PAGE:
University News

BCA’s student DJ vote stirs controversy

The original poll to pick a student DJ for Spring Weekend allowed multiple votes to be cast

Staff Writer
Thursday, April 18, 2013

Abe Arambolo ’14 won the most votes in the Brown Concert Agency’s second poll, after the results of the first poll were invalidated due to alleged loopholes that allowed people and programs to cast multiple votes.

Brown Concert Agency’s decision to hold a re-vote for the Spring Weekend student DJ sparked an outcry from some students who alleged the decision was unwarranted and not communicated in a clear and timely manner.

BCA held an initial poll from March 22 to April 5 for students to choose a DJ, who will perform three times during Saturday’s concert. But following what BCA described as “technical difficulties” in tallying the votes, a re-vote was held April 5 through Friday, according to a post on the BCA blog.

Though Nikos Melachrinos ’15 received the most votes in the initial poll, another candidate, Abe Arambolo ’14, won the re-vote to officially become the student DJ, according to results announced by BCA on its blog Sunday. Tristan Rodman ’15 also competed in the poll.

Loopholes in the initial poll allowed voters to cast multiple votes by using multiple IP addresses. The poll also permitted individuals who are not Brown students to vote. These loopholes prompted concerns of vote-tampering in the initial poll, Arambolo and Melachrinos said.

Opponents of BCA’s decision criticized the timing of the agency’s announcement of the re-vote, which was made on the same day that BCA had originally intended to announce the winner. BCA used a Google form for the second vote in order to correct “system deficiencies” from the first vote, BCA announced April 5.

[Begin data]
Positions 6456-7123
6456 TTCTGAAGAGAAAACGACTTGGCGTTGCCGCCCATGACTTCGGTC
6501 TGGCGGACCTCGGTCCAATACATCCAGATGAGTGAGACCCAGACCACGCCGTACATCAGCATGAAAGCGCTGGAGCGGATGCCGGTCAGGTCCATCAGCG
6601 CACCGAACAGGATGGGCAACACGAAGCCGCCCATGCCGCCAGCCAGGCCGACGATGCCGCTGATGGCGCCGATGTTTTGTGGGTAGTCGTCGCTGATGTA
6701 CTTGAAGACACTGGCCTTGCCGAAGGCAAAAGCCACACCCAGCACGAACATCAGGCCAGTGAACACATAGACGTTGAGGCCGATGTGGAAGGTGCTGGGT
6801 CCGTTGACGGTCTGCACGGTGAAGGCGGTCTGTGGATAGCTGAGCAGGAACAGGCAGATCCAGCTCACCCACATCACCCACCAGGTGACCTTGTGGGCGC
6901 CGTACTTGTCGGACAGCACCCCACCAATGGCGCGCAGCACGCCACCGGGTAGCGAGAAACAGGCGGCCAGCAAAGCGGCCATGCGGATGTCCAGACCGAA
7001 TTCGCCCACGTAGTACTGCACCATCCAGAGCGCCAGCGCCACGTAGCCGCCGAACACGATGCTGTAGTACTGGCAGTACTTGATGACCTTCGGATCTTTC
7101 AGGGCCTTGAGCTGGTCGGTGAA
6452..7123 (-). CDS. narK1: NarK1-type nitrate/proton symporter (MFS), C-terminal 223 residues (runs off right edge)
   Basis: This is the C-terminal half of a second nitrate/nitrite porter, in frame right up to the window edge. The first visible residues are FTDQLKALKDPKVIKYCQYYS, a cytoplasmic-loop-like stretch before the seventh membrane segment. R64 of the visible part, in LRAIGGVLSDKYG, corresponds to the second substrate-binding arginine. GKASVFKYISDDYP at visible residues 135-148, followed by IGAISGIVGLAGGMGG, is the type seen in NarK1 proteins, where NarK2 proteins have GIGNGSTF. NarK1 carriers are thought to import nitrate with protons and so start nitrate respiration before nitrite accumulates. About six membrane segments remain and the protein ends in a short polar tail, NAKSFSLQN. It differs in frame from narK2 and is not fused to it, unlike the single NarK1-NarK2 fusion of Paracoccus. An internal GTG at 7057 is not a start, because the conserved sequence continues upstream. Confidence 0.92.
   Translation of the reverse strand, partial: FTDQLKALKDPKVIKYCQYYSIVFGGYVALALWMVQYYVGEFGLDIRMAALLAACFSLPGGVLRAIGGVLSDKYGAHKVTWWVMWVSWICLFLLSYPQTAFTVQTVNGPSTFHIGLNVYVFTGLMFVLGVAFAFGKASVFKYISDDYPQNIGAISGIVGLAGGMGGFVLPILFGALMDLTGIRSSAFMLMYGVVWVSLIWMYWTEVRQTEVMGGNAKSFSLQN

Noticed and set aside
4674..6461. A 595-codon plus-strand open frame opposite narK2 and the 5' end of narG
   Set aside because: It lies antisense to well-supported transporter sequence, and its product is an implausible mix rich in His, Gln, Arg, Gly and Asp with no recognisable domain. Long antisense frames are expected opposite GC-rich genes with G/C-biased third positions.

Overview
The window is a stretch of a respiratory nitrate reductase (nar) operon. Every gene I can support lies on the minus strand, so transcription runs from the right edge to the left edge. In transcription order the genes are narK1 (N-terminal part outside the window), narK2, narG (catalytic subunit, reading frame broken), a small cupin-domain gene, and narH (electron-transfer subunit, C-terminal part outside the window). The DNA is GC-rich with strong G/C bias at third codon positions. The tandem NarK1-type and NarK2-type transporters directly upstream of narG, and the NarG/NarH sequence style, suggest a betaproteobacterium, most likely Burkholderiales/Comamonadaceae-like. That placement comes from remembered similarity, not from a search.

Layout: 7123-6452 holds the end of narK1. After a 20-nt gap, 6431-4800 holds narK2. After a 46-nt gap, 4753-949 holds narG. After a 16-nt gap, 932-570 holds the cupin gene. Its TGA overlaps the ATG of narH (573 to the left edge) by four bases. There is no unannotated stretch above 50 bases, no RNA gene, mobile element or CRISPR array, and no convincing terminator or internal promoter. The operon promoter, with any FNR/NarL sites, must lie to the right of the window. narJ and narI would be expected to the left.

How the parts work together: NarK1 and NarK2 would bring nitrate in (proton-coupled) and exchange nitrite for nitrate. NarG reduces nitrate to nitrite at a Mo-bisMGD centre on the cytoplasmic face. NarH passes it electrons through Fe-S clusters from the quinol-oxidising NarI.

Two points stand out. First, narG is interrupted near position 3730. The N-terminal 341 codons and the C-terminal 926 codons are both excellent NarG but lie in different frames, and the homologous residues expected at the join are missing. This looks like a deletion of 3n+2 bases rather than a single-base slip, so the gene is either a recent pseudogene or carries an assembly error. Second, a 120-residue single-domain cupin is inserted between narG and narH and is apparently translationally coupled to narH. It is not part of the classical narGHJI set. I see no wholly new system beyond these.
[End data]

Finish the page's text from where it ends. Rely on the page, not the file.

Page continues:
BCA alleged that “scripts,” or programs that automatically cast votes repeatedly for a candidate, may have irreparably skewed the poll, said Omar Ben Halim ’15, who supported Melachrinos and wrote a letter to BCA criticizing the agency’s handling of the vote. Ben Halim disputed the allegation that scripts were used to skew the vote.

Melachrinos said he had already received congratulatory emails from friends after he had taken the lead in the initial poll. Though students could view the vote breakdown between the three candidates during the first poll, BCA did not release the breakdown of support for each candidate in the re-vote.

Arambolo and Melachrinos said they decided to email BCA because friends informed them individuals could vote multiple times in the initial poll, which they said was a departure from the poll’s intent to give students a fair opportunity to select a DJ. The Facebook page for Rodman’s campaign had notified voters they could use multiple IP addresses to cast ballots, Melachrinos said, adding this post compounded his concerns about the accuracy of the poll.

“I thought (BCA) could use people’s Banner IDs, or their Brown emails, to make sure that the votes were being cast by Brown students only,” Arambolo said, criticizing the lack of proper verification in the initial vote.

BCA did not respond to The Herald’s requests for comment.

Melachrinos wrote in an email to The Herald that BCA asked him and Arambolo not to take advantage of the system loopholes that they identified and not to use social media to encourage users to vote multiple times. But BCA did not take any action to modify the initial poll until the agency decided to nullify its results and hold a re-vote, Arambolo and Melachrinos said.

“Once BCA decided not to change the way the system worked, it became clear during spring break that this was not going to be a poll based on the merits of the DJs, but rather who could get more publicity,” Melachrinos said.

As the DJs scrambled to mobilize support and “get out the vote,” the vote count began to rise considerably and reached a total of over 3,000, Arambolo said. This total, roughly half the size of the undergraduate student body, amplified concerns of electoral irregularities, Arambolo said.

“It’s kind of wild to say that basically the whole voting process was complete bogus,” Ben Halim said.

To stay up-to-date, subscribe to our daily newsletter.

Comments are closed.

Comments are closed. If you have corrections to submit, you can email The Herald at